Obama administration officials called upon entrepreneurs and innovators today to help design technological resources using open data that will allow students to make informed decisions about where to go to college and how to pay for it.
Addressing a room of more than 600 people at the White House and Education
Department's Datapalooza event, Education Secretary Arne Duncan said challenges
like the ever-rising cost of college and an inefficient higher education
marketplace keeps him up at night.
"We have to lead the world in college graduation rates again," he
said. The U.S. currently ranks about 12th internationally.
Education Department Acting Deputy Secretary Jim Shelton called for the
development of new and innovative ways to fill out the FAFSA. When a student
fills out the form, their chance of going to college goes up dramatically, he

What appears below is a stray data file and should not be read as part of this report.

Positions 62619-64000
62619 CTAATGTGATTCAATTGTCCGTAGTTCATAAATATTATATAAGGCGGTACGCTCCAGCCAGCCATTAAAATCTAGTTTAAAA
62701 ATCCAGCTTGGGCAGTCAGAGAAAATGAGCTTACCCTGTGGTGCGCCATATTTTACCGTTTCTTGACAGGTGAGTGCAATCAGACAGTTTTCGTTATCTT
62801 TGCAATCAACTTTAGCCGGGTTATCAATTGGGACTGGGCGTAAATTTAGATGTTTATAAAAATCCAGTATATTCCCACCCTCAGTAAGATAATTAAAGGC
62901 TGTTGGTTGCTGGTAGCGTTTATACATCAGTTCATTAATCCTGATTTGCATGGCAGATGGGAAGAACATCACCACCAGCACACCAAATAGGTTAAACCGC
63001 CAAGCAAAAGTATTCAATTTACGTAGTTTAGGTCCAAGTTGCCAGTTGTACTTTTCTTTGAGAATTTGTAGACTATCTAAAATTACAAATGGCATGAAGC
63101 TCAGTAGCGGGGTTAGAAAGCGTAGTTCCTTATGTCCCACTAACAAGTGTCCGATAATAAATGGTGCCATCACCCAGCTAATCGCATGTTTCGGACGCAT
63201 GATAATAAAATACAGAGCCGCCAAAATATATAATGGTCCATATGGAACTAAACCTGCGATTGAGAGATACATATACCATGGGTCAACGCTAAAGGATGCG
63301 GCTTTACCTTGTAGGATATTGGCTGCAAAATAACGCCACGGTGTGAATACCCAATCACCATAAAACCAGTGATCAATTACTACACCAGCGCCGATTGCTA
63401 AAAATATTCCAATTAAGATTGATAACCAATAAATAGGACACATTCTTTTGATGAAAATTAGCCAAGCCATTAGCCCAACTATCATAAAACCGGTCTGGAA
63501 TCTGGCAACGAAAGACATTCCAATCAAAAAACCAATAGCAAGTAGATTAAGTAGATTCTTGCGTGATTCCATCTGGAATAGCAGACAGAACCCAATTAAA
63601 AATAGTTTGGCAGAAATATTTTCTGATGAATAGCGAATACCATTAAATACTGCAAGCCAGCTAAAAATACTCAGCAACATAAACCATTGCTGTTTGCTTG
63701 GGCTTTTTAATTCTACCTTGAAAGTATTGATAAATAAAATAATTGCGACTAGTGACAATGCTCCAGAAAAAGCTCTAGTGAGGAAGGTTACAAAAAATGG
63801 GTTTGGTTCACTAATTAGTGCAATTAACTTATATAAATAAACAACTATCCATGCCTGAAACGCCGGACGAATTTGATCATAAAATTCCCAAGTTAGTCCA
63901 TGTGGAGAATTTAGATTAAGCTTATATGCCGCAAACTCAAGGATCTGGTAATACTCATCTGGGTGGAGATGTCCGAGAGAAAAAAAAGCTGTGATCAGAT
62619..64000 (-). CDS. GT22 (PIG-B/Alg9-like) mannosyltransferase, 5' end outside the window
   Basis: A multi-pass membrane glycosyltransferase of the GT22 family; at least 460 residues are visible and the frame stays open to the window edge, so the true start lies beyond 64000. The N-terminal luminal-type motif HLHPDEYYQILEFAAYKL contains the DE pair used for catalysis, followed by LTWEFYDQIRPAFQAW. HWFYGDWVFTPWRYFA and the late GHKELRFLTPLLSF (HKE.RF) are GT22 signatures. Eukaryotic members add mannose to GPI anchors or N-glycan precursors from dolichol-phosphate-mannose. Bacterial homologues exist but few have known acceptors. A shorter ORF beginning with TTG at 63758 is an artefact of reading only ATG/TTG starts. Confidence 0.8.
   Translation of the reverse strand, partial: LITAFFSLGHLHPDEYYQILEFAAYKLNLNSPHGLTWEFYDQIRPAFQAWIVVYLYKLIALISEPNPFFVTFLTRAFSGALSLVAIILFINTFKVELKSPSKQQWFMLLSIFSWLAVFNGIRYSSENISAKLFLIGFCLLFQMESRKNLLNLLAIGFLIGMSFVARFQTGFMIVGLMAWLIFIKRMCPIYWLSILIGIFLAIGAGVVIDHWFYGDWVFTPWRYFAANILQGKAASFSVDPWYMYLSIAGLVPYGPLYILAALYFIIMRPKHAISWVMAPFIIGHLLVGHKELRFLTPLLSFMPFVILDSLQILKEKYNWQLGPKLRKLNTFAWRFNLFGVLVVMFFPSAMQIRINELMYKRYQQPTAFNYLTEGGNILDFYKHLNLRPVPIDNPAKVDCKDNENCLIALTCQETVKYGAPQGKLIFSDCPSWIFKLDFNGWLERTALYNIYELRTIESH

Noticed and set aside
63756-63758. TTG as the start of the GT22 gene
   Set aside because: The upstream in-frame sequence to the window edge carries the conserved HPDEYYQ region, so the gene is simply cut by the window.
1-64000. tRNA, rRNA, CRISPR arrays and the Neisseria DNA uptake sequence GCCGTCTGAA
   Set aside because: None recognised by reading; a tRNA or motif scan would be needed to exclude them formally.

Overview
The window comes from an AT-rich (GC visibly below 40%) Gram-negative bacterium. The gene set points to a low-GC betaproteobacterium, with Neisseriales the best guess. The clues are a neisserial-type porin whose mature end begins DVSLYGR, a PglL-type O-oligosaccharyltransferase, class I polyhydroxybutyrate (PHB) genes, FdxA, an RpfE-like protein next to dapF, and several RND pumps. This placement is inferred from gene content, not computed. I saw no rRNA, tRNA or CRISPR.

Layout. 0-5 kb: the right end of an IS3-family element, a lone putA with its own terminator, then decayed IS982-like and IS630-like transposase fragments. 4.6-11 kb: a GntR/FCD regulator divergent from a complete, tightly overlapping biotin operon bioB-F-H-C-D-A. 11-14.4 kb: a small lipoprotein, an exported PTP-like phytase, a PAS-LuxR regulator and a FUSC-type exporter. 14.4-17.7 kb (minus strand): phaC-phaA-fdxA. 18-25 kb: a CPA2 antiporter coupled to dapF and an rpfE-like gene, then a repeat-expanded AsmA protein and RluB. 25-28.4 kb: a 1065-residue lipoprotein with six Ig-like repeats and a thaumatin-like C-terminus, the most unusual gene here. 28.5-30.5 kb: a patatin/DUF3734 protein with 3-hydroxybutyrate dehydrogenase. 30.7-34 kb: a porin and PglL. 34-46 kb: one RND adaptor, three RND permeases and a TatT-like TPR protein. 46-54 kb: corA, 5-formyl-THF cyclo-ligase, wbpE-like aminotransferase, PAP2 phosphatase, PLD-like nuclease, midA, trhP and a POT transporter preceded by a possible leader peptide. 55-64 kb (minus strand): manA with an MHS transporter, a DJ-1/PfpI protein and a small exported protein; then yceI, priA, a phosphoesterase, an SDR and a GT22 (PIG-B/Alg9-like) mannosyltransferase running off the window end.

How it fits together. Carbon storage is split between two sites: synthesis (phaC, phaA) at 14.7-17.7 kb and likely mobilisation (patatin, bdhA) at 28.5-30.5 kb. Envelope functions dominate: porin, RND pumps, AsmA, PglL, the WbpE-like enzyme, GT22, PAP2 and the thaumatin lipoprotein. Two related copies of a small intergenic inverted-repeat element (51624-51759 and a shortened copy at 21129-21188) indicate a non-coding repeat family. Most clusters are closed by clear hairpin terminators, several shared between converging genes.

Nick Sinai, deputy chief technology officer at the White House Office of
Science and Technology Policy and Cecilia Muñoz, director of the White House
Domestic Policy Council, also called for new solutions aligned with President
Barack Obama's college affordability agenda.
Almost 50 different private, non-profit or academic entities presented new
apps, services or tools at the event geared toward helping students evaluate
and select colleges based on a number of factors including cost, financial aid,
student loan default rates and job outcomes.
— Caitlin Emma